It’s “Either/or”: eco-socialism or barbarism.The following is from an article by Joel Kovel:
We have no choice about the fact that the ecological crisis portends radical change. But we can choose the kind of change, whether it is to be for life or death. As Ian Angus puts it in his listserve, Climate and Capitalism, the choice is simple enough: “EcoSocialism or Barbarism: There is no third way” (To learn about and/or join this list, contact Angus at ecosocialism[at]gmail.com)...Back to the 'means (and modes) of production, again. Keynes said something like: To believe capitalism's claims, you'd have to believe the wickedest people, doing the evilest deeds, will result in the BEST consequences for everyone.
This is a paraphrase of the great Rosa Luxemburg’s saying of the early twentieth century, that the real choice before humanity was between “Socialism or Barbarism.” This is quite true. The failure of the socialist revolutions (both immediately as in the case of Luxemburg and the Spartacist uprising in Germany, and later with the failure of the other socialisms of the twentieth century, especially those organized around the USSR and China), has been a condition for the present triumph of barbaric capitalism, with its endless wars, nightmarish consumerism, ever-widening gap between rich and poor — and most significantly, ecological crisis.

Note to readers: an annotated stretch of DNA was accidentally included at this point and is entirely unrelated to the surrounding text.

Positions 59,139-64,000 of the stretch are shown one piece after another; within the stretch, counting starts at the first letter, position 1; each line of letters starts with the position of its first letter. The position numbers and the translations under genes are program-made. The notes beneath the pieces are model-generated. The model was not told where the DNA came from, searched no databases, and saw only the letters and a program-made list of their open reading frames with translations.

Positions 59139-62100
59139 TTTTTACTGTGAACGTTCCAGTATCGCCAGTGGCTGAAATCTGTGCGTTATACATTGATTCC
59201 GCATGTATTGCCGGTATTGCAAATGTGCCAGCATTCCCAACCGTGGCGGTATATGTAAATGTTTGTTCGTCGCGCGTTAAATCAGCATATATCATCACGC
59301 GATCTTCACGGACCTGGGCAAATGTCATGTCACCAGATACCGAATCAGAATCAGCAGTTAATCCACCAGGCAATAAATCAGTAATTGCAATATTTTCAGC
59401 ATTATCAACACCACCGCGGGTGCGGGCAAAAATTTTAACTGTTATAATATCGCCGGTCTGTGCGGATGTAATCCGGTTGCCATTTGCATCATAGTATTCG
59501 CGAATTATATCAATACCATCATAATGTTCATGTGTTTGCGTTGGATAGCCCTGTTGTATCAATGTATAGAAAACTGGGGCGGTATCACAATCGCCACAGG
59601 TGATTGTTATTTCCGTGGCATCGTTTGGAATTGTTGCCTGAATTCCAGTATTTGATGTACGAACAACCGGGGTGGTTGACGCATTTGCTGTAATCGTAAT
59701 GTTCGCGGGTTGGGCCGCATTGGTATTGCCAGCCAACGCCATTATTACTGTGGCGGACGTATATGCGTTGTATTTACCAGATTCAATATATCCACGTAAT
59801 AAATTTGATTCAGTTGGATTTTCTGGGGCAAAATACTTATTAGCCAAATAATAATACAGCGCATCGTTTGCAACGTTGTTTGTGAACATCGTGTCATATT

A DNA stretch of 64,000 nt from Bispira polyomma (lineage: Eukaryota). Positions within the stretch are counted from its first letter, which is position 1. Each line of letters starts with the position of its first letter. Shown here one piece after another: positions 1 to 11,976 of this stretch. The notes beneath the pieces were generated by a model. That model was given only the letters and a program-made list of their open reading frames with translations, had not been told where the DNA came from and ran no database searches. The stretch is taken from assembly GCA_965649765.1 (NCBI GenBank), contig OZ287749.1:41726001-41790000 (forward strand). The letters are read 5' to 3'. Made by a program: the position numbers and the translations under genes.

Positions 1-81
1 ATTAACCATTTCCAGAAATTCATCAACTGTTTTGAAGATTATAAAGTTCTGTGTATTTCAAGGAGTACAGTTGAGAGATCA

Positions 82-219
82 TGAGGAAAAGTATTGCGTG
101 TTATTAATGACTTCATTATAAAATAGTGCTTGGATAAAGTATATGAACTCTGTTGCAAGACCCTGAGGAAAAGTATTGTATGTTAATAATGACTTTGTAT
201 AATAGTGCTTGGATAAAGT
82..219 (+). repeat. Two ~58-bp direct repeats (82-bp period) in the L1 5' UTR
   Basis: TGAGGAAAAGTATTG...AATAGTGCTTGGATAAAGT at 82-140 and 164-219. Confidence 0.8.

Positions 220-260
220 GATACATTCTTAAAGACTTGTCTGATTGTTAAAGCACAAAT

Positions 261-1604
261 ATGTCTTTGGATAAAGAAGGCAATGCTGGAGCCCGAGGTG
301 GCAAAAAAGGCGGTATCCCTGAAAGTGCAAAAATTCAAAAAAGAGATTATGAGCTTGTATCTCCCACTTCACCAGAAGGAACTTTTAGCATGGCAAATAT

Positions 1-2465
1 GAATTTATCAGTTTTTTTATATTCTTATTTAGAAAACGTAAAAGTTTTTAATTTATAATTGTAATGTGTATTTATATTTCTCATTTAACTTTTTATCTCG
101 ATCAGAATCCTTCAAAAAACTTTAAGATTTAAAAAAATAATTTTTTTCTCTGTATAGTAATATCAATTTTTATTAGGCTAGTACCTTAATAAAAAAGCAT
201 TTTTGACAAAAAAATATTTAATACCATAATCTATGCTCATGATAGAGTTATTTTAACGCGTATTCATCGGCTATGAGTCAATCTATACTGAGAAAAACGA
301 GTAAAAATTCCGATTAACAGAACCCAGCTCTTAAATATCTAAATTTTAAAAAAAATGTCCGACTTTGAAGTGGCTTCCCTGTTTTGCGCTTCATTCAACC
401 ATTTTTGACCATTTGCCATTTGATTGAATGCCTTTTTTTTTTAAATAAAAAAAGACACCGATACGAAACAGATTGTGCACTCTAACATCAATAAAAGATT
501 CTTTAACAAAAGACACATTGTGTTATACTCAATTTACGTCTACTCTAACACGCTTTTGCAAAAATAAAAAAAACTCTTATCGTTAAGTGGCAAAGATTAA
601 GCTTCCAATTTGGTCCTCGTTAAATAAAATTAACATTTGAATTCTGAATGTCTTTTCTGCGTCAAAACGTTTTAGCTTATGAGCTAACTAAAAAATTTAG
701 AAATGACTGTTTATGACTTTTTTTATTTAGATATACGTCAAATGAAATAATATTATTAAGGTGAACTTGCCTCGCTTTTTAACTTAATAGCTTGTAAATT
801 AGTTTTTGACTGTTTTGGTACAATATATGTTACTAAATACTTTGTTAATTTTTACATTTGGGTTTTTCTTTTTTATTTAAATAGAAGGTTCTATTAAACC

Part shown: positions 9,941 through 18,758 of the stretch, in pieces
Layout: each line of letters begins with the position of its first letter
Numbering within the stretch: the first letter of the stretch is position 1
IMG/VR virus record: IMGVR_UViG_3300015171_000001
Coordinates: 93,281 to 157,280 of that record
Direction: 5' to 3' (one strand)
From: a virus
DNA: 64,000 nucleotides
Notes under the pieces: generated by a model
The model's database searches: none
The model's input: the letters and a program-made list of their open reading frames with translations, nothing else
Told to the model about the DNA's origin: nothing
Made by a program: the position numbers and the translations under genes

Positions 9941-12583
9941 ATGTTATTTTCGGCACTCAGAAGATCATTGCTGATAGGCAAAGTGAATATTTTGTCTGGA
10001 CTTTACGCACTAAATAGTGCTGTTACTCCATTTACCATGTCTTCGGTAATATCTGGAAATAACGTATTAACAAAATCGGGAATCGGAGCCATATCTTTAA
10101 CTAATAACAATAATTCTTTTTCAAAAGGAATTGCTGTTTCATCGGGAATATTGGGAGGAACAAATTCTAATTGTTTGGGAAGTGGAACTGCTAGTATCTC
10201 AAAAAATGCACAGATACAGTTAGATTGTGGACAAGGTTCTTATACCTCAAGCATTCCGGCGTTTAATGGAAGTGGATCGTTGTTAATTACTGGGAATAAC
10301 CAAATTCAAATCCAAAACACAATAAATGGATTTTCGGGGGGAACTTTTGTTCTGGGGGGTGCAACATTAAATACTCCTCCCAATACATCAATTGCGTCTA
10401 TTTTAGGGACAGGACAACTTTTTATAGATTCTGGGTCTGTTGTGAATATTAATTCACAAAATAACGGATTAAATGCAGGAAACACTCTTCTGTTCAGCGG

So the choice remains the same, except that capitalist barbarism now means ecocatastrophe. This is because the capacity of the earth to buffer the effects of human production has become overwhelmed by the chaos of its productive system. Any movement for social transformation in our time will have to foreground this issue, for the very notion of a future depends on whether we can resolve it or not.
For this reason, a socialism worthy of the name will have to be ecologically—or to be more exact, “ecocentrically”—oriented, that is, it will have to be an “ecosocialism” devoted to restoring the integrity of our relationship to nature. The distinction between ecosocialism and the “first-epoch” socialisms of the last century is not merely terminological, as though for ecosocialism we simply need worker control over the industrial apparatus and some good environmental regulation. We do need worker control in ecosocialism as we did in the socialism of the “first epoch,” for unless the producers are free there is no overcoming of capitalism. But the ecological aspect also poses a new and more radical issue that calls into question the very character of production itself.